3 Lesser Known Landmarks in Mackinac Island State Park

When one thinks of the natural attractions on Mackinac Island, the mind immediately jumps to Arch Rock or Sugar Loaf or Devil’s Kitchen. And deservedly so. These are great natural wonders that are easy to find and make prime selfie spots.

But they aren’t the only natural attractions on Mackinac Island.

If you let yourself wander a bit off the paved trails through the wilderness of Mackinac Island State Park, you’ll find all kinds of interesting things. For example, here are three lesser-known landmarks to check out on your next visit to Mackinac Island:

A woman sits inside Eagle Point Cave within the wilderness of Mackinac Island State Park

Mackinac Island’s Eagle Point Cave

There’s something intriguing about caves – the mystery, the history, even a little bit of creepiness. Eagle Point Cave on Mackinac Island offers all of these elements. The cave is located on the north side of Mackinac Island just off the spectacular Tranquil Bluff Trail high above Lake Huron. Getting there requires hiking a few miles of the downtown area and through the island’s rugged interior full of untouched forest. Although it’s a trek to get there, if you like caves it will be time well-spent.

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A rock outcropping called Robinson's Folly sticks out from Mackinac Island's East Bluff above Small Point B&B

Robinson’s Folly on Mackinac Island

Looming about 130 feet above Lake Huron near Mission Point Resort, Robinson’s Folly is the name of a limestone bluff where it is said British Capt. Daniel Robertson built a summer house in the 1780s when he was commander at Fort Mackinac. The house crashed down a few years later when part of the cliff gave way and debris still littered the shore nearly a century later, according to an account in the late 1800s.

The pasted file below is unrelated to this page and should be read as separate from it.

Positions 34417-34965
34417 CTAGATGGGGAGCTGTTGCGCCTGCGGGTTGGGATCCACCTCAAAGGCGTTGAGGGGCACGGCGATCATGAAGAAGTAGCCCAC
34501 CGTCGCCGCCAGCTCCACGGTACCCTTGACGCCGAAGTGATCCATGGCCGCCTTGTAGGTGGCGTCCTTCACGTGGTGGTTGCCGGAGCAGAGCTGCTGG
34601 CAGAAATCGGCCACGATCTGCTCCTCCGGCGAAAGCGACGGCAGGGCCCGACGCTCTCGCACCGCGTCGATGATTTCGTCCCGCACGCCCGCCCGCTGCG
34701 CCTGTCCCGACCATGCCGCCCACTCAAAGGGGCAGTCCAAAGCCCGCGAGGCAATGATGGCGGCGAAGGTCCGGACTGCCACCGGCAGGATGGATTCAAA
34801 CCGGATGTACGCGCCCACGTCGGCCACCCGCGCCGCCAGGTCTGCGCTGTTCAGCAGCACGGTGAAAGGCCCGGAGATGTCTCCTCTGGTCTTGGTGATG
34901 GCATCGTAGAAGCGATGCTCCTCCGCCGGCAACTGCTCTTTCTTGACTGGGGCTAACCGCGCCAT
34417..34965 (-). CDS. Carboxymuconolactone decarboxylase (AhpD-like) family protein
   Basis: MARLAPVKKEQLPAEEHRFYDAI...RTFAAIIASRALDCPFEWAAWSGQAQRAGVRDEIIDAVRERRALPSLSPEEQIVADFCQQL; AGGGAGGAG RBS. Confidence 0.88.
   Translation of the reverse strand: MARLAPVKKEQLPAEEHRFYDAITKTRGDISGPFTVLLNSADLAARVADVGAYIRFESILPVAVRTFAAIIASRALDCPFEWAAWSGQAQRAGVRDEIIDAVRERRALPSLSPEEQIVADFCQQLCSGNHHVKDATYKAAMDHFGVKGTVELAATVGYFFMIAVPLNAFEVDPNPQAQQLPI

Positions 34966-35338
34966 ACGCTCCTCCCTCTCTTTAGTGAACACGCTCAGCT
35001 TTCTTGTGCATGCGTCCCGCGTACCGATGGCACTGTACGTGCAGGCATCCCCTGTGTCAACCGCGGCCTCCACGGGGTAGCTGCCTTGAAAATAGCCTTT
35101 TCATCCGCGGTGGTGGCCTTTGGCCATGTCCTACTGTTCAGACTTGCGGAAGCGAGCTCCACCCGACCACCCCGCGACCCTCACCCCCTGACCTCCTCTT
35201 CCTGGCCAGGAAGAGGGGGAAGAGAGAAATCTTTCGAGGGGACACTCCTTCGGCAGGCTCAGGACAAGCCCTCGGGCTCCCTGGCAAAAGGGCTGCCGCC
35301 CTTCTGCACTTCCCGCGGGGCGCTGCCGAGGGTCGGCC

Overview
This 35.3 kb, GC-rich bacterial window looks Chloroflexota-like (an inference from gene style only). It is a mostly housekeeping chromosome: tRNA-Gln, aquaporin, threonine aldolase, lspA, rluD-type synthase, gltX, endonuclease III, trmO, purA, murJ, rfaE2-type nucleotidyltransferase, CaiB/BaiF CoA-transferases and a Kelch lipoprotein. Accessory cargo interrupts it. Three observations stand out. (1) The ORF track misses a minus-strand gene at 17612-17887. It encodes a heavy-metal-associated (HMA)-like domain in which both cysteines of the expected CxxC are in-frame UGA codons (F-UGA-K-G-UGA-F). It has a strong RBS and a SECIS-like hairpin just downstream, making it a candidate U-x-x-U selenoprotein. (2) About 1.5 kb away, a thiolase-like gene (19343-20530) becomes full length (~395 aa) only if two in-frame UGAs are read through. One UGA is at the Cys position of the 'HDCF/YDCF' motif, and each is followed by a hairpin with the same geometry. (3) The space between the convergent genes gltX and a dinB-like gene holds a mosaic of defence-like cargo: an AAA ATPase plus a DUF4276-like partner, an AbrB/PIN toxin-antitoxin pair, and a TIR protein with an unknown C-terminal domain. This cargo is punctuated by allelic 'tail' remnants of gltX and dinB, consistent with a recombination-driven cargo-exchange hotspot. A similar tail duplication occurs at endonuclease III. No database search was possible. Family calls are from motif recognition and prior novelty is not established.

Over the years, other stories about the name of the cliff – which eventually became known, perhaps accidentally, as “Robinson’s” Folly – emerged based around the captain’s supposed love for a Native American girl. In various versions Robertson is pulled over the edge of the cliff by the lovestruck maiden or wrestled to the ground below by a jealous Native American warrior.

You can get to Robinson’ Folly by hiking the Crow’s Nest Trail stairway from Marquette Park to the right of Fort Mackinac up to the East Bluff, then past the beautiful and historic homes and cottages to Manitou Trail, a short stretch that runs into a spectacular observation platform overlooking the water.

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1917 black and white photograph of lime kiln ruins on Mackinac Island

Lime Kiln Ruins on Mackinac Island

On the east side of Mackinac Island about halfway between Arch Rock and Sugar Loaf are Mackinac Island’s Lime Kiln Ruins. It’s not easy to find off Lime Kiln and Rock trails and there’s not much left, other than an inspiring sense of the history of the place that played a big role on the island in the late 1700s.

Maps of Mackinac Island

Mackinac Island is known for many things: fudge, horse-drawn carriage rides and historic forts, to name a few. But there is so much more to Mackinac Island. During your next visit, get off the beaten path and explore some of the lesser-known sights to encounter a new face of Mackinac Island!

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